And then there's the weight issue. Now don't get me wrong, a lot of the dogs (and other animals) on the program are almost starved to death. BUT there is a huge area between that and a healthy dog that is thin or even underweight for its breed. Some dogs... again, like some people... just naturally carry less body fat than others, regardless of how much and what they are fed. And some breeds are ribby by design. Some of you have found that your thin puppies put on weight... sometimes too much weight... when they reach maturity. This is mainly because thin puppies are often overfed in an effort to fatten them up and when certain hormones kick in at physical maturity, they usually become less active but are now getting too much food even if the amount has not increased. The investigators on this particular program seem to think ANYTHING that isn't FAT is too thin. But they don't like FAT animals either. (In my opinion, free feeding is the best way to deal with... avoid... weight issues.)

Which brings us to mange. There are basically two kinds: sarcoptic (scabies or red mange) and demodectic. Sarcoptic mange is picked up from the environment and, of course, is contagious to other animals AND people. Demodex is an immune problem, sometimes thought to be hereditary. Scabies is easily cured with ivomectin, supported by medicated baths to help kill the mites and/or ease the itching. (It is often harder to get rid of it with humans and usually involves washing everything in the house and spraying what can't be washed.) The heartworm medication that is ivomectin based usually keeps sacoptic infection at bay. Demodex is NOT contagious to other animals or to humans. Mild demodex will often disappear on its own but just as often (and usually unnecessarily) is "treated" with baths (mostly to ease the itching although some vets will still use the chemical baths to kill surface mites) and support for the immune system and time. Generally, demodex occurs in pups and younger dogs and will not reoccur once the immune system has matured. HOWEVER, severe demodex often means the dog has to be put down. The mites look different for the two manges so the skin has to be scraped and looked at under a microscope to tell which is causing the problem. What bothers me is that the shelter personnel on this program, including the vets, are always so negative about a mange prognosis and so surprised when an affected dog shows improvement in a couple weeks. Why don't they KNOW these things?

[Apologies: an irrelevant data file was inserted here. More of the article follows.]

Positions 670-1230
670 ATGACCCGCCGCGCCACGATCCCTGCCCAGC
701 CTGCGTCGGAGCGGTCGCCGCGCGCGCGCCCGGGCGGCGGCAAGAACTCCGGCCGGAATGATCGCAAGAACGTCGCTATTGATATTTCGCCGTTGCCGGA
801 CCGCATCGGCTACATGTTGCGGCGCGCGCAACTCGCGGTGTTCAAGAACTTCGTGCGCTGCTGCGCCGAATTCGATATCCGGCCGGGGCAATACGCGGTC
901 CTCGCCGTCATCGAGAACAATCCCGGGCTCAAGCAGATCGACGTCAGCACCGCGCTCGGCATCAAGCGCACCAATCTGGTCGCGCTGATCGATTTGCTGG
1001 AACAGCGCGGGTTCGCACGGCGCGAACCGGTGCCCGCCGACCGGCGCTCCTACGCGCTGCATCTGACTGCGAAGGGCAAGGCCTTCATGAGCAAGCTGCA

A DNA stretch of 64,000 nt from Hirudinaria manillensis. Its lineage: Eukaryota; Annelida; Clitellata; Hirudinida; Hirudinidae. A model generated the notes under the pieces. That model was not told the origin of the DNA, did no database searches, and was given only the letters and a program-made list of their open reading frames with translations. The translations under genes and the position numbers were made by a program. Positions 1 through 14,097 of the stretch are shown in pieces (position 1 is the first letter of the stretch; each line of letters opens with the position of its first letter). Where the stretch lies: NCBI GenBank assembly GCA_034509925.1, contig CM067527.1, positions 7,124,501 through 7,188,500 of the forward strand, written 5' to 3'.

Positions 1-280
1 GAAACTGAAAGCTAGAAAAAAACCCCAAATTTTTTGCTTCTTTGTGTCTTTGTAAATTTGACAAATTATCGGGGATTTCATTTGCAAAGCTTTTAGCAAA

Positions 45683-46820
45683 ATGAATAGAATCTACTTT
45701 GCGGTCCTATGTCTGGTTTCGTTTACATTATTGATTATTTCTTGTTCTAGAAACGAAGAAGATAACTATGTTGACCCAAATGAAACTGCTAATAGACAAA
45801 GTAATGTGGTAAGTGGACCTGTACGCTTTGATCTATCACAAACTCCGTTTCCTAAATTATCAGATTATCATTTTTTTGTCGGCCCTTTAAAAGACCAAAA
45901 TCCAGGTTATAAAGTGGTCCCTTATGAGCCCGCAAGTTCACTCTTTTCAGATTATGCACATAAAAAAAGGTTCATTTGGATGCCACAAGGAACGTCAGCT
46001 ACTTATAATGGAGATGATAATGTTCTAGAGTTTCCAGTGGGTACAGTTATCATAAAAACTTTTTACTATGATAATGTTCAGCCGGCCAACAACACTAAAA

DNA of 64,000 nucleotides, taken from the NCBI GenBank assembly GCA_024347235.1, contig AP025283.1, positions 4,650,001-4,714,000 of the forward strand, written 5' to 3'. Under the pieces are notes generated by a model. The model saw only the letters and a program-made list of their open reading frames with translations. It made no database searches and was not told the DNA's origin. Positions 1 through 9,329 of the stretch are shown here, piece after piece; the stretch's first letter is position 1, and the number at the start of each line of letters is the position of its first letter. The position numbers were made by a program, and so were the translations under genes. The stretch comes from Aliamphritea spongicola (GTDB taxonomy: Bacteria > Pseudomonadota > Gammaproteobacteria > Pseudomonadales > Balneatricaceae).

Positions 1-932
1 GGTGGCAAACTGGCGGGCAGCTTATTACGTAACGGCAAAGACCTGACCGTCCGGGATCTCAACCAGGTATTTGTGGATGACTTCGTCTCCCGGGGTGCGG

Finally, for today anyway, nobody on this show wants to give anything time. Perhaps it is because it is on tv and the producers need an immediate diagnosis and prognosis. And they seldom do things the easy way... chemical shampoos are used on very young animals to kill fleas when a Capstar will do the same thing immediately. It is cheap and can be given several days in a row, giving time for a topical like Advantage to work. Malnourished pups are intubated or started on ivs instead of being given Nutrical (to elevate blood sugar and aid against hypoglycemia) and then given something like Hill's A/D (canned.) Yes, sometimes time is of the essence, but that is not always the case. Recently, there was a program where the vet was concerned that a mare who had foaled just an hour or so before didn't have enough milk for the baby. Duh! It's the same thing with dogs. Offspring sucking on Mom leads to milk coming in. The more it suckles, the more milk there is. Time.

To be fair, I think this team does a good job overall and I am appalled at the number of animals NEEDING help in that area. If people do not want to take care of their pets and livestock, they should stick to repairing cars or collecting stamps as a hobbies.